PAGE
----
As far as falling asleep listening to vinyl, there is an invention used called the Stylift. It's a weighted trap lift that activates when the arm gets too close to the label. It picks up the arm away from the record without much to modify your turntable.

    There's a few caviats, like the fact you have to remind yourself to "cock" the device back each time, and sometimes, no matter how good you are in positioning the little aluminum device, the "trap" picks the arm off quite quickly, and the "tink-THOOOMMP" will make you jump 4' off your sofa from a dead sleep.

    I totally forgot who made this wonder of modern arm-lifting, but it's swiss made. Check audioasylum, as they'll tell you basically what I said, I betcha.
     
  5. Grant

    Grant Senior Member

    Location:
    United States
    I once read that a cartridge should be replaced every five years tops, and to not just change the stylus.
     
  6. Holy Zoo

    Holy Zoo Gort (Retired) :-) Thread Starter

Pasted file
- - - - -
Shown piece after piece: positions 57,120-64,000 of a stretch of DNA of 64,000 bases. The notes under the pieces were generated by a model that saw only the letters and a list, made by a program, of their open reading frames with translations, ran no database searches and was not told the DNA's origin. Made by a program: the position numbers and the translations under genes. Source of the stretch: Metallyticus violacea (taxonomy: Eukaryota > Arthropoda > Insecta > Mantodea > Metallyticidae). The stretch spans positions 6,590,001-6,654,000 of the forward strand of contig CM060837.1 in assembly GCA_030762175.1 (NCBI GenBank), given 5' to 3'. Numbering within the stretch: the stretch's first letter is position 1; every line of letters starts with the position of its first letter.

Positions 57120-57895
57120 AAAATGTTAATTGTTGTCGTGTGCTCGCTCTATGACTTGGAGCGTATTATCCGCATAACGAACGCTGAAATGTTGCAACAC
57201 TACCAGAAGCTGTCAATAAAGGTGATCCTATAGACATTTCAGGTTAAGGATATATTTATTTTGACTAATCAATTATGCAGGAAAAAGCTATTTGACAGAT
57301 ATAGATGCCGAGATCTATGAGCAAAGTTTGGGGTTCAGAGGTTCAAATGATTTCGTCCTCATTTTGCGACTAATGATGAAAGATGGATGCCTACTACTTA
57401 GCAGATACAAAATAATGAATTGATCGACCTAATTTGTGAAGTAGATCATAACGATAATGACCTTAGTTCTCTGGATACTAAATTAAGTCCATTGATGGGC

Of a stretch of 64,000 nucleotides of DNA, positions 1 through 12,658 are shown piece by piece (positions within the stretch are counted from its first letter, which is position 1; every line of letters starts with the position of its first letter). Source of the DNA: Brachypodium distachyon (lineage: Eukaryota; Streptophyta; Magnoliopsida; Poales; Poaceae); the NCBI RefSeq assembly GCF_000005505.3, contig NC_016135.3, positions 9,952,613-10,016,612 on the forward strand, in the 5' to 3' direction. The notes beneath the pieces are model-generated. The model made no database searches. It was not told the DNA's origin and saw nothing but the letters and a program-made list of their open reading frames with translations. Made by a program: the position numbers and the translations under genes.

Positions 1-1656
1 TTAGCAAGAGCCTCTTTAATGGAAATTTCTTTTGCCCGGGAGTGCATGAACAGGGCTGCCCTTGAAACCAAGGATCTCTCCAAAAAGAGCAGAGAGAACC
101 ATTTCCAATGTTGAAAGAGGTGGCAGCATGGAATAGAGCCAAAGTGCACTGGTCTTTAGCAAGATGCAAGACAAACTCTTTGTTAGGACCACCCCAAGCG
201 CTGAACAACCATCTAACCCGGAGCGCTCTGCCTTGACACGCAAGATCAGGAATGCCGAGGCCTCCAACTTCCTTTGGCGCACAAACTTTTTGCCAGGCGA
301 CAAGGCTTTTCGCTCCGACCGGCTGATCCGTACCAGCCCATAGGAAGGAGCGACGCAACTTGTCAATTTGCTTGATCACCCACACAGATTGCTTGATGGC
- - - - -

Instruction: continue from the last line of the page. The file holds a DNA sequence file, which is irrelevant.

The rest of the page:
Location:
    Santa Cruz
    Sckott - thanks for the Stylift tip. I poked around aa, and found something similiar here. Wish they had online ordering though :(

    Grant - do you know what happens to the cartridge that breaks down? I mean, it's pretty intuitive that the stylus wears out, but what breaks down inside the cart?

    jeff

    p.s. thanks, everyone, for your responses!
     
  7. Patrick M

    Patrick M Subgenius

    Location:
    US
    I'm not Grant, but I believe the answer is: the suspension.
     
  8. Grant

    Grant Senior Member

    Location:
    United States
    I'm not Patrtck but from what I recall it has something to do with oxidation of the springs or coils. They harden and reduce the vibration.
     
  9. Todd Fredericks

    Todd Fredericks Senior Member

    Location:
    A New Yorker
    Here are some of my answers...